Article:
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A team of researchers led by Jan Schroers, Professor of Mechanical Engineering and Materials Science at Yale, has developed a way to 3D print objects from metallic glass. The material is stronger than metal yet has the pliability of plastic, which makes it extremely valuable. The research is published in a paper entitled “3D printing metals like thermoplastics: Fused filament fabrication of metallic glasses.

Extrusion-based 3D printing of metals is still a challenge, but bulk metallic glasses, or BMGs, can undergo continuous softening upon heating, like thermoplastics can. The research team, which also included researchers from Desktop Metal as well as MIT, demonstrated that BMGs can be used to create solid, strong metal components under ambient conditions similar to those in thermoplastic 3D printing.

“It was even surprising to us how practical this process is once we had the processing conditions figured out,” Schroers said.

Metal 3D printing, while gradually becoming more accessible and affordable, is still quite costly, and powder-based 3D printing is prone to flaws and imperfections, which make it even more expensive. The BMG research could save a lot of money and resources for manufacturers, and also eliminate the need to choose between the benefits of thermoplastics and metals.

The researchers worked with a well-characterized and readily available BMG material made from zirconium, titanium, copper, nickel and beryllium. They used amorphous rods one millimeter in diameter and 700 millimeters in length. They used an extrusion temperature of 460°C and an extrusion force of 10 to 1000 Newtons to force the softened fibers through a 0.5 diameter nozzle. A surprise came when they characterized the 3D printed parts.

“We expected high strength in the parallel-to-the-printing orientation, but were very surprised by the strength in the perpendicular orientation,” said Jittisa Ketkaew, a co-author and graduate student in the Schroers lab.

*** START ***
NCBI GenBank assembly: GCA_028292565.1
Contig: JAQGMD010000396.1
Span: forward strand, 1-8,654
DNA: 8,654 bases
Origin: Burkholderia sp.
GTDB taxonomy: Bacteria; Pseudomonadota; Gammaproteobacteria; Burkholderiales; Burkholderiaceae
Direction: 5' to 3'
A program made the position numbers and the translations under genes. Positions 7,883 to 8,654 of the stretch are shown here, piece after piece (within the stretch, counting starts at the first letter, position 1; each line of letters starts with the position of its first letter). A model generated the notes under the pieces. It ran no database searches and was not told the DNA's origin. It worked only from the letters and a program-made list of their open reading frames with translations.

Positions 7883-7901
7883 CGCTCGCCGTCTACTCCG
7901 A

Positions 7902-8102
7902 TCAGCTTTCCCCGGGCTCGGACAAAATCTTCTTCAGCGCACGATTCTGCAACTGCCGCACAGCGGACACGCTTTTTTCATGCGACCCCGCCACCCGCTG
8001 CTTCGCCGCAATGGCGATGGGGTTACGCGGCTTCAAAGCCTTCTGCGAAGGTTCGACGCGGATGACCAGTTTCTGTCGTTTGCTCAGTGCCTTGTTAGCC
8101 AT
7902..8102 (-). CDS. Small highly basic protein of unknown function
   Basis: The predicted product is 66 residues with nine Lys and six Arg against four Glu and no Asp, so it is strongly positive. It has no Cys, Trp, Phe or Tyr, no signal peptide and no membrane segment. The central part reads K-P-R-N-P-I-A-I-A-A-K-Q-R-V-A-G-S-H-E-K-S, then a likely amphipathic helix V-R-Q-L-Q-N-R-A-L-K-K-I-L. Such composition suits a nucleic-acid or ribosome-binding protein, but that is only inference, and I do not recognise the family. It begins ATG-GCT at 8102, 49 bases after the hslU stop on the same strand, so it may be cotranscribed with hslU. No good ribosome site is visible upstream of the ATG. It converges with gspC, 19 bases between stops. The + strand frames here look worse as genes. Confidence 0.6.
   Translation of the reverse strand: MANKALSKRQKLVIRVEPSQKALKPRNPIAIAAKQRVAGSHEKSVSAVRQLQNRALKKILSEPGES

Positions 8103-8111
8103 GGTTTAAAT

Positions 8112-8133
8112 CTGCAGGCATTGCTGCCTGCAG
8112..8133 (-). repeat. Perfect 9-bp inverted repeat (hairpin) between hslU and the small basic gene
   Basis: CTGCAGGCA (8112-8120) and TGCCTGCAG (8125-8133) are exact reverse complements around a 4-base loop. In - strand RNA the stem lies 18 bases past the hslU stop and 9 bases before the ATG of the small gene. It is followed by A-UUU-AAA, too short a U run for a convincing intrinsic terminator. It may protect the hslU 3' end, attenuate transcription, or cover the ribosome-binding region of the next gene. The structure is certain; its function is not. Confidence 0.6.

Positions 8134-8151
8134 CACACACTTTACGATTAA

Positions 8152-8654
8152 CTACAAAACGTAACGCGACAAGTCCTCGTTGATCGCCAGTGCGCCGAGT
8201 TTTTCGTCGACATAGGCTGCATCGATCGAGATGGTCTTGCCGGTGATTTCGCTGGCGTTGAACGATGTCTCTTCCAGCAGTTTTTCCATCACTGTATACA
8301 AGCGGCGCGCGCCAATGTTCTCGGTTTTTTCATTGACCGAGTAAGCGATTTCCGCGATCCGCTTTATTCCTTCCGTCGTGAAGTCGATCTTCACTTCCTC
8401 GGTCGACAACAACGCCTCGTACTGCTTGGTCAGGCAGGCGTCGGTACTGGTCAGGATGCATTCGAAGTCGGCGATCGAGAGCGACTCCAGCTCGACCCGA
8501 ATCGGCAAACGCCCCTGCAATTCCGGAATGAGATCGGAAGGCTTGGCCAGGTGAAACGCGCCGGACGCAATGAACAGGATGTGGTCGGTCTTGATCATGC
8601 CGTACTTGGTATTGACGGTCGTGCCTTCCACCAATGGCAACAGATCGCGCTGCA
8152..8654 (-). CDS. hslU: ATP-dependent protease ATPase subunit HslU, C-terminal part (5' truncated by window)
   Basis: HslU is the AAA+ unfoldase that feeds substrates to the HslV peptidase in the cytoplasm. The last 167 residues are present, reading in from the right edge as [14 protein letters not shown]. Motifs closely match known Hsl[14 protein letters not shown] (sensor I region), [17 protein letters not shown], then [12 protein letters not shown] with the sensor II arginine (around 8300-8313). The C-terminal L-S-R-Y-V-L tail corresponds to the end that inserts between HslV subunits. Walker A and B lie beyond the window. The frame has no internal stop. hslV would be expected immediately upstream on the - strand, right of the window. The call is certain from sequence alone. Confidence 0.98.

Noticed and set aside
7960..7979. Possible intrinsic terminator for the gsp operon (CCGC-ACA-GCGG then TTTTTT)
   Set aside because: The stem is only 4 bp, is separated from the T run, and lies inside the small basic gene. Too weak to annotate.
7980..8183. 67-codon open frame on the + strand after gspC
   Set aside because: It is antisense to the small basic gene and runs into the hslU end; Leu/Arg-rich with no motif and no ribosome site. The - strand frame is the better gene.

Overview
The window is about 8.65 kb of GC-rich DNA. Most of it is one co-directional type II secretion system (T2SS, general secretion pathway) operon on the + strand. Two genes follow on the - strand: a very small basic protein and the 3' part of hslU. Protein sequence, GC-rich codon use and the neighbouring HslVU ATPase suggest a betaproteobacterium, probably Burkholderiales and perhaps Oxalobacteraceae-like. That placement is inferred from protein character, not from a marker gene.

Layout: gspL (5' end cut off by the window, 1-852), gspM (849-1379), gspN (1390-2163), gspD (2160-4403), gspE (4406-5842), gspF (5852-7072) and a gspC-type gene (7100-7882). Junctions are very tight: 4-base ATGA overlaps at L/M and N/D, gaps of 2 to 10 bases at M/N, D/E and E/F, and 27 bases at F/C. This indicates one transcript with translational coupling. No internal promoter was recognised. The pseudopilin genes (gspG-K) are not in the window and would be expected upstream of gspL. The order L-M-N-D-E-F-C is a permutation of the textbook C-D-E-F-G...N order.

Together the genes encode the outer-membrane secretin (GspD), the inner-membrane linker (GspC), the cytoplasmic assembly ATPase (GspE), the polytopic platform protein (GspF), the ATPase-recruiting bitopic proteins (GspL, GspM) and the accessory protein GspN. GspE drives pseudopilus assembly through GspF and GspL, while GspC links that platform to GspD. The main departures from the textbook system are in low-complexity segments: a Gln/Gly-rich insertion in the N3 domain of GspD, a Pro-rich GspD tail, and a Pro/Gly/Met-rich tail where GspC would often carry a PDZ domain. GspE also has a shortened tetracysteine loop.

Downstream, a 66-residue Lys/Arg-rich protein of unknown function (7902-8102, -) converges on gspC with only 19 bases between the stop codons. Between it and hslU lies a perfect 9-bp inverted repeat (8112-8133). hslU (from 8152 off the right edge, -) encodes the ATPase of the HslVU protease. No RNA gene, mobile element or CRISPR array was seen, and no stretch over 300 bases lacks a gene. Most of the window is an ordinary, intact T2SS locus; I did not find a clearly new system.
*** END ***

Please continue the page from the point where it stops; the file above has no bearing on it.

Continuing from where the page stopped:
In theory, a wider range of BMGs can also be 3D printed using the researchers’ method.

“We have shown theoretically in this work that we can use a range of other bulk metallic glasses and are working on making the process more practical and commercially usable to make 3D printing of metals as easy and practical as the 3D printing of thermoplastics,” said Schroers.

There is potential for this method to be used in numerous applications, said Punnathat Bordeenithikasem, a co-author and recent Yale graduate who is currently working as a postdoctoral fellow at the NASA Jet Propulsion Laboratory, California Institute of Technology.

“Beyond prototyping, the achievable properties of the printed parts accompanied by the versatility in part design makes this 3D printing technology suitable for fabricating high-performance components for medical, aerospace, and spacecraft applications,” said Bordeenithikasem.

Authors of the paper include Michael A. Gibson, Nicholas M. Mykulowycz, Joseph Shim, Richard Fontana, Peter Schmitt, Andrew Roberts, Jittisa Ketkaew, Ling Shao, Wen Chen, Punnathat Bordeenithikasem, Jonah S. Myerberg, Ric Fulop, Matthew D. Verminksi, Emanuel M. Sachs, Yet-Ming Chiang, Christopher A. Schuh, A. John Hart, and Jan Schroers.

Discuss this and other 3D printing topics at 3DPrintBoard.com or share your thoughts below. 

[Source/Images: Yale]
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